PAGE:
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City budget cuts needed in wake of $1.5 million shortfall

 

Posted 4/12/16 (Tue)

By Kevin Killough
First quarter revenue figures for the City of Tioga show state revenues are getting hit hard.
“It’s going to be a rough year,” said Mayor Drake McClelland at a special meeting Monday to discuss budget cuts in response to the plummeting figures. 
The city is looking at a $1.5 million drop from last year due to falling revenues from oil and sales taxes. That figure also includes losses from industrial water sales the city agreed to surrender from the Western Area Water Supply Authority as part of a deal to protect future revenues from water sales.
The mayor presented proposed budget cuts to each of the commissioners’ departments totalling $830,000. 
Commissioners agreed to  form a committee composed of Commissioners John Grubb and Todd Thompson. 
They will be meeting with the heads of city departments individually in meetings closed to the public to discuss further cuts to make up the remaining $670,000 budget shortfall.
McClelland said he doesn’t think the city will be able to operate if the remaining cuts are made, but he urged the city departments to find ways to cut anywhere they can.
This includes possible layoffs and cuts in benefits and perks. 
“We need to prove to the state that we’re trying to correct it to the best of our ability, and I know you will not find $670,000. But we got to make a strong attempt,” McClelland said to the commission.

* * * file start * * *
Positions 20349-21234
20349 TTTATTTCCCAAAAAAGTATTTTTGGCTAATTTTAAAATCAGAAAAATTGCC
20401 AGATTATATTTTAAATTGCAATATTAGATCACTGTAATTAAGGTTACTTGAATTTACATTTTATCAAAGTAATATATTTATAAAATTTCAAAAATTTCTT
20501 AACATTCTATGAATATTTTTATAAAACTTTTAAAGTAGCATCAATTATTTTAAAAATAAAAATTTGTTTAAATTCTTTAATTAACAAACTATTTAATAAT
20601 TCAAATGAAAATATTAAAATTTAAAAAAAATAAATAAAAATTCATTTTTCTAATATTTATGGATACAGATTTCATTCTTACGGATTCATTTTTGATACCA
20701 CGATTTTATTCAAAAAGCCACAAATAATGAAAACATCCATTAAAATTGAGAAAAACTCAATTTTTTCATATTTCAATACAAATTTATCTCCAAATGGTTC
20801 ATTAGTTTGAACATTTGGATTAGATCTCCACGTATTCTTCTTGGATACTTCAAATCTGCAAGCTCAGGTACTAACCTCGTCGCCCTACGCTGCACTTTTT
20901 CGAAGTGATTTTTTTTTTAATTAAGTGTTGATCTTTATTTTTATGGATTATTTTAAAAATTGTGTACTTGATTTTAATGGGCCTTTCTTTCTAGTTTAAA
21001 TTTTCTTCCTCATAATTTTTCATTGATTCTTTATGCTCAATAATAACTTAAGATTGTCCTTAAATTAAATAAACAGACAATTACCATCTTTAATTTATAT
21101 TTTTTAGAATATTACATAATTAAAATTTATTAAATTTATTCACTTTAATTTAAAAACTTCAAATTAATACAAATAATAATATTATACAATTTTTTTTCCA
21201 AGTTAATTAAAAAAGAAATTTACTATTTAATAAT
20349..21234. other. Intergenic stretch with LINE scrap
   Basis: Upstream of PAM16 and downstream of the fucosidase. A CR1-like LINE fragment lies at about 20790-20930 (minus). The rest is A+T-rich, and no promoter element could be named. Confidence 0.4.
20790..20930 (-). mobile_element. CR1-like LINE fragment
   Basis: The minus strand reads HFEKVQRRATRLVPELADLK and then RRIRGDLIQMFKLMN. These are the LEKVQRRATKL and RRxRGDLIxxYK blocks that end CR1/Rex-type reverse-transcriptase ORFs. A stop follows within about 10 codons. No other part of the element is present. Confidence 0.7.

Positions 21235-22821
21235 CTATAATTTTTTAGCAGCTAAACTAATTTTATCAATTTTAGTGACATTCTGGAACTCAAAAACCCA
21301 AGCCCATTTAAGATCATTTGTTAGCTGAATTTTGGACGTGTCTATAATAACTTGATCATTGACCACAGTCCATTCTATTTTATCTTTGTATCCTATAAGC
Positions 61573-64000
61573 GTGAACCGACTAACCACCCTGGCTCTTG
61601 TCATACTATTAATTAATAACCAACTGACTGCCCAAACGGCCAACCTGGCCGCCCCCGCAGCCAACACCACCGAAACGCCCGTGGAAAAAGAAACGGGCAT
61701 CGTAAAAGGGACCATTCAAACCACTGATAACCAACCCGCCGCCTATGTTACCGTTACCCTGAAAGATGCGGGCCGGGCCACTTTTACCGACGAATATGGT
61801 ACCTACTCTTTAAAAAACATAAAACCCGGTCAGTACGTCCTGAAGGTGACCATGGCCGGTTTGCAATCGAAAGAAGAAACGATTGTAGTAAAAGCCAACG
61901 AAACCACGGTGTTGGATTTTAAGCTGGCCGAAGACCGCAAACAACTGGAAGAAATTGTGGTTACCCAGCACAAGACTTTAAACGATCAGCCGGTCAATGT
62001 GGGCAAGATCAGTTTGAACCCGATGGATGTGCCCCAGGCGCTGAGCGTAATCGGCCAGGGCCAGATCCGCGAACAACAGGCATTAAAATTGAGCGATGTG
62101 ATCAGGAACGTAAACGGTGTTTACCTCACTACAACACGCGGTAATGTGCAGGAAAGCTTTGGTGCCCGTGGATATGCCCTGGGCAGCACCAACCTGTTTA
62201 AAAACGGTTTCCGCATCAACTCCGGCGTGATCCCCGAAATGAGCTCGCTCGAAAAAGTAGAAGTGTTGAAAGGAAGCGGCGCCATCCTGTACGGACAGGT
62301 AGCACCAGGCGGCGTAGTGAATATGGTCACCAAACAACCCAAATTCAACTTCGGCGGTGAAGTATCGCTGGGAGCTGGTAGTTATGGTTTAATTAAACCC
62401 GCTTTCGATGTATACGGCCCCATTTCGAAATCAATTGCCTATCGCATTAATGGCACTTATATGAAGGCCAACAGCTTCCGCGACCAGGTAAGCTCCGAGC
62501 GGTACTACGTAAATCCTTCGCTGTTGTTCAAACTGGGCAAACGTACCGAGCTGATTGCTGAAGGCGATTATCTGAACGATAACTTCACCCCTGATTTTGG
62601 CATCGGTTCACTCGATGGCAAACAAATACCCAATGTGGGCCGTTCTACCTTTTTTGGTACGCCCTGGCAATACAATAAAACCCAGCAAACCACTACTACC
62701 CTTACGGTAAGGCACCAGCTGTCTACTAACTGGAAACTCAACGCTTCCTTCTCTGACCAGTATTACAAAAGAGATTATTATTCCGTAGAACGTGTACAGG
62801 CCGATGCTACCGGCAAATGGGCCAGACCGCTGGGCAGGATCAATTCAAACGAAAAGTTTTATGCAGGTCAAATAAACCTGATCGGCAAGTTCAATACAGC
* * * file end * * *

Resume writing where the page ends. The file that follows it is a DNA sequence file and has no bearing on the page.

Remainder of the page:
About 48 percent of the $830,000 is from the police department’s budget, according to Police Chief Larry Maize. 
This brings the department’s budget down to about $500,000.
“We can’t do it,” Maize said. 
Maize had prepared a speech to present to the commission at the meeting, but McClelland closed the meeting to any public comment.
Originally, McClelland said the entire meeting would be held in executive session, but after consulting with the states attorney, determined to proceed with an open meeting.
Police Administrator Jeff Spivey protested the closure to public comment citing North Dakota Century Code that requires budget hearings to take input from the public.
City Attorney Ben Johnson said that applies to budget hearings that are done annually in October and not any commission meeting where the budget is discussed. 
Commissioner Ronda Davidson also expressed dissatisfaction that the police budget should bear such a large portion of the proposed cuts.  
“It’s not fair,” she said. 
McClelland requested commissioners come back with a report ready by Monday on what further cuts can be made, as determined in the meetings with department heads.